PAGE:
Wednesday, August 19, 2015

Iran to get S-300 missile systems delivery this year, source says.

Iran to get S-300 missile systems delivery this year, source says. (Taz).

Russia will supply Iran with S-300 surface-to-air missile systems this year, the RIA Novosti news agency quoted a high-ranking source in Russia’s Foreign Ministry as saying Aug. 19.

The source said the number of the systems to be delivered to Iran was indicated in a previously concluded contract.

Earlier, a source in the Defense Ministry of Iran told the Sputnik news agency that Tehran could receive four divisions of the modernized S-300 from Russia instead of the three stipulated by the old contract.

Russia and Iran concluded a contract in 2007 for the supply of S-300 systems.

But, after the adoption of the UN Security Council Resolution 1929, which provided for the imposition of sanctions on Iran, the realization of the contract was suspended.

Iran, in response, filed a claim against Russia at the International Court of Arbitration. Currently, the parties are negotiating on the withdrawal of this lawsuit.

In April this year, Russia’s President Vladimir Putin signed a decree removing the ban on the supply of these systems to Iran.

The S-300 is one of the most successful military products of the Russian defense industry, which has not only powerful missiles, but also high-performance radar. The S-300 can track up to 100 targets simultaneously and destroy them at a distance of up to 130 kilometers. Thus, this highly mobile system, which is collected and transported by trucks in a few minutes, will create enormous problems for the world community if Iran decides to continue to develop its nuclear program.

Tehran simply has to place the S-300 systems around its nuclear facilities, and then defensive systems will turn Iranian territory virtually into a no-fly zone. The US and NATO’s F-16s or F/A-18 Hornet planes will be shot down at the first attempt to attack.

Besides, the United States has too few (a few dozens) of the B-2 Spirit and F-22 Raptor stealth aircrafts, which can safely operate in areas defended by the S-300.

All this testifies to the fact that in the new reality, Israel has only one way out. That is to use a year or a year and a half, which will be spent on the process of delivery and installation of systems in Iran, to manage to develop a modern system of blocking the electronic control system of the S-300.

It was clear in April that Moscow would sell the systems to Iran. Moreover, it will take a few more months or perhaps years to use them. By that time, Israel will likely announce a new type of weapon that can neutralize the S-300’s combat ability.

In this case, the West will be confident that if Iran withdraws the current agreement on reducing the nuclear program, Israel and the US will be able to oppose their decision.

Saudi Arabia could help Israel finance these expensive developments since the strengthening of its eternal antagonist - Iran in the region creates a lot of problems for them as well.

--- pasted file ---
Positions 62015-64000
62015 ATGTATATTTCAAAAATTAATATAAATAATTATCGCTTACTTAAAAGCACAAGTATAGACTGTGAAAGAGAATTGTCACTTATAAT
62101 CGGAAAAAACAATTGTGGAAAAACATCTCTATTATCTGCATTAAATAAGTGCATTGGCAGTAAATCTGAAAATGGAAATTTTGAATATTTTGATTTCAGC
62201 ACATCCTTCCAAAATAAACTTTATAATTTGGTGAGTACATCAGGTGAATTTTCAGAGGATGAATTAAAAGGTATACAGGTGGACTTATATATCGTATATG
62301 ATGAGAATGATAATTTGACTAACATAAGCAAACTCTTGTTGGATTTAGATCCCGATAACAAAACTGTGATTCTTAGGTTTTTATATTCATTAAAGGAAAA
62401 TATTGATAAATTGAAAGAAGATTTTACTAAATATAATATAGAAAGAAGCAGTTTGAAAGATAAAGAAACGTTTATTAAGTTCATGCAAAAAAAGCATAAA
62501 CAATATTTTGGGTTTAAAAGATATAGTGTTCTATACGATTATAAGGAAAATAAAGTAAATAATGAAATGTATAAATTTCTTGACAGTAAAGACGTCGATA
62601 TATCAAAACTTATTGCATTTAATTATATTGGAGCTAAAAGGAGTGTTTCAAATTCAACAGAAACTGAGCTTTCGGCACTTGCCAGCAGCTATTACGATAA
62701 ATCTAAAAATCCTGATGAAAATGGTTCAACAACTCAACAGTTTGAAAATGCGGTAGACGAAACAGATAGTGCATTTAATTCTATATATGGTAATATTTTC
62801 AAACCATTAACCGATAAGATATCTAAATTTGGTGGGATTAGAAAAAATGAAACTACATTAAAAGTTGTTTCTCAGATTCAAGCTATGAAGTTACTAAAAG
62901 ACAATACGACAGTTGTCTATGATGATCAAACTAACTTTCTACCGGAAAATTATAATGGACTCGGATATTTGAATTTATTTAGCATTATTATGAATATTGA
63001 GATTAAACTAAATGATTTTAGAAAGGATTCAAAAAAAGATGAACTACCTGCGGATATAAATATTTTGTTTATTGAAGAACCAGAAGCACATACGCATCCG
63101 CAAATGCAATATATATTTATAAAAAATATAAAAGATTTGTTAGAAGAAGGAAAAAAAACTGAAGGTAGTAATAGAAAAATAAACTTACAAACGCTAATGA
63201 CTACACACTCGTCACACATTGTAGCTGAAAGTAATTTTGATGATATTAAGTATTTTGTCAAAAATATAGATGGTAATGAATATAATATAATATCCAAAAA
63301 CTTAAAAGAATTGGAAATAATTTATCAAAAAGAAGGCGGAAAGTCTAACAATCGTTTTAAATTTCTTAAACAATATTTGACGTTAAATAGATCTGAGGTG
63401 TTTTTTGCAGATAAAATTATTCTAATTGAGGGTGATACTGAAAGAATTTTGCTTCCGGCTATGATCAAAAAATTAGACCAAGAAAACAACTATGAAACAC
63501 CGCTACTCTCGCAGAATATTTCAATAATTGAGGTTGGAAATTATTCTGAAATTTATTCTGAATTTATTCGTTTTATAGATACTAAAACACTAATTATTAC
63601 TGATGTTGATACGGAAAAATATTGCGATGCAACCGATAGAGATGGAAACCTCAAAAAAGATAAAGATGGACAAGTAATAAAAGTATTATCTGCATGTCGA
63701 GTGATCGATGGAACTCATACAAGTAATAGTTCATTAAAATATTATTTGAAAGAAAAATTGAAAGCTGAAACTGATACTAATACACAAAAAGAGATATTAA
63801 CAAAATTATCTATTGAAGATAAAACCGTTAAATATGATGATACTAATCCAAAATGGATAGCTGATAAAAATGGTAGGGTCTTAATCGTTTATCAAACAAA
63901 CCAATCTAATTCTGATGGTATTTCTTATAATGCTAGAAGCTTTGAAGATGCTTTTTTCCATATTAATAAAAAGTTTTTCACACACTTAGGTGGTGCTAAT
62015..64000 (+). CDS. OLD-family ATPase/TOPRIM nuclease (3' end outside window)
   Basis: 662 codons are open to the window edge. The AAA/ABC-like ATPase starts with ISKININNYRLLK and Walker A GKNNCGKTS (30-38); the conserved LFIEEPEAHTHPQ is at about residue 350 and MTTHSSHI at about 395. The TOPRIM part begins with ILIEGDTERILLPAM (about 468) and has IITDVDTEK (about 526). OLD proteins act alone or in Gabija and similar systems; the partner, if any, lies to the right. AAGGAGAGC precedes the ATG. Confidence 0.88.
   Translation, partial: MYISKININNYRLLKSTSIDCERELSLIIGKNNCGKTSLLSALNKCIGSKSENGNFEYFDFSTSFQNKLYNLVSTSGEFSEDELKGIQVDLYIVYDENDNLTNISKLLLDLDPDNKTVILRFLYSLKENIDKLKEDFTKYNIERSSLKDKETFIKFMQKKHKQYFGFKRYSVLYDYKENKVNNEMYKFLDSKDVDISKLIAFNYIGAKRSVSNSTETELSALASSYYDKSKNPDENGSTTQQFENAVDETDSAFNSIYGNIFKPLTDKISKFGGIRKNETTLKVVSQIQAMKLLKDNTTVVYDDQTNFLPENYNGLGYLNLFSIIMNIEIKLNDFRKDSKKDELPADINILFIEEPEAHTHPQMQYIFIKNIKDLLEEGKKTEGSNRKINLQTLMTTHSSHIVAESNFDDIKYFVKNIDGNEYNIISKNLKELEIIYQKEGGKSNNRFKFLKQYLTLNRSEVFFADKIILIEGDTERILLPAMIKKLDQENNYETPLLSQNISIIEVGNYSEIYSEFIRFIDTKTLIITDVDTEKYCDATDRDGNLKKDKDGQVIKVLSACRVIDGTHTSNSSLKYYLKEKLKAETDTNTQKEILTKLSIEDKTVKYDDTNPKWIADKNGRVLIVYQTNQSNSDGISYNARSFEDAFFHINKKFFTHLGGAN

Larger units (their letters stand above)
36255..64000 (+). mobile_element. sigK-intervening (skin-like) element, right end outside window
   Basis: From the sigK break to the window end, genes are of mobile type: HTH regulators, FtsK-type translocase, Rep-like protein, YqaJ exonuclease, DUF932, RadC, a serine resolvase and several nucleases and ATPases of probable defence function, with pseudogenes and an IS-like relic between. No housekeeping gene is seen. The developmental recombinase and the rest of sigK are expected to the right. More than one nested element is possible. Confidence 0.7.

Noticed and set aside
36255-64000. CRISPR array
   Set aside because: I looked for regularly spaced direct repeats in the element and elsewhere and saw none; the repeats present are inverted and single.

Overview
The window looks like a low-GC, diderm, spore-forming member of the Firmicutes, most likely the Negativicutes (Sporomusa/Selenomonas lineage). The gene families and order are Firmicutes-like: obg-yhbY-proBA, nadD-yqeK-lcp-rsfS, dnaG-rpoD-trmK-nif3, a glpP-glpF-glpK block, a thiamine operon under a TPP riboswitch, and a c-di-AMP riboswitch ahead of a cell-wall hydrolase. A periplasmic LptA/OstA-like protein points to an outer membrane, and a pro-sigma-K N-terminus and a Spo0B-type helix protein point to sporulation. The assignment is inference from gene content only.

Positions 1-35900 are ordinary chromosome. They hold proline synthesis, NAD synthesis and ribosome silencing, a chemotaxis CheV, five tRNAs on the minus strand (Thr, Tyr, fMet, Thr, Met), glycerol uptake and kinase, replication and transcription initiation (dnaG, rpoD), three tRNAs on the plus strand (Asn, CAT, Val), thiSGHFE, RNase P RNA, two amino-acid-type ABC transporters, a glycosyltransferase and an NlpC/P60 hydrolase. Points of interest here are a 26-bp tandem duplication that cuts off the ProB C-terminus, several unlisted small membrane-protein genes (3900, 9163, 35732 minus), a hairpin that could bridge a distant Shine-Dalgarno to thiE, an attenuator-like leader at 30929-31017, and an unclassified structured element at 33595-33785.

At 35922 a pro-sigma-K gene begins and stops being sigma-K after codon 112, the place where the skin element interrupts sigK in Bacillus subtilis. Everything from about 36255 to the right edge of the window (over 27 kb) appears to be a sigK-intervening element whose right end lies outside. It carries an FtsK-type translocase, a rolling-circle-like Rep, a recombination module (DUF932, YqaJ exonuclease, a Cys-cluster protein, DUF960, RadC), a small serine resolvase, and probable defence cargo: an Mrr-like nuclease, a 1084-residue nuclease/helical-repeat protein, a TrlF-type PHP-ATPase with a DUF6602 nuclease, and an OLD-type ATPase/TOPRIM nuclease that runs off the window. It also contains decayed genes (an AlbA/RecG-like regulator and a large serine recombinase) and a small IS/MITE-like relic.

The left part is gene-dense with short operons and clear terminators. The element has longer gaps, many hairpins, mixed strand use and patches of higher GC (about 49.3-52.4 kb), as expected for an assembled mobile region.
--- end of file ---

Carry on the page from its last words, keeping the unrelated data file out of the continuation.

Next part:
Update: Per a IHS Jane’s Defense Weekly report, dated 25JUN15:
Iran will "not necessarily" order the S-300VM Antey-2500 air defence system, Russia's Interfax-AVN news agency cited a "high-ranking source in military-technological co-operation" as saying on 23JUN15.
There was widespread presumption among Russian analysts that Iran would have to accept the S-300VM because the S-300PMU-1 that it originally ordered is no longer produced by Almaz-Antey.
S-300VM systems are currently being made for Egypt, which is a close ally of Saudi Arabia, Iran's main regional rival, so Tehran might consider it to have been compromised and consequently a less attractive option than systems from the very different S-300PMU series.
The Russian business newspaper Kommersant reported on 22 June that, after "some hesitation", Iran had decided to take the S-300VM. It added that the only other option for Iran was the S-400 Triumph system, but that would be significantly more expensive and would take longer to deliver as Almaz-Antey has a backlog of orders from the Russian armed forces and China.
This assertion appeared to be echoed by the senior source cited by Interfax-AVN on 23 June. "It would be practically impossible and economically inexpedient to supply systems in the form and under the conditions set out in the old contract," he said. "This is because, first and foremost, series production of these systems stopped a long time ago."

However, he added that the systems Iran would ultimately order "will not necessarily be Antey-2500 … other options are also being discussed". The source raised the possibility that Iran could get a more advanced version of the S-300PMU series than the one it originally ordered, saying Russia could modernise systems that have been retired by the Russian armed forces. "They would not be new systems, but ones that have been used by troops for some time [which would have to undergo] serious modernisation," he said.  Hmmmm........Something i predicted on this blog In APRIL.

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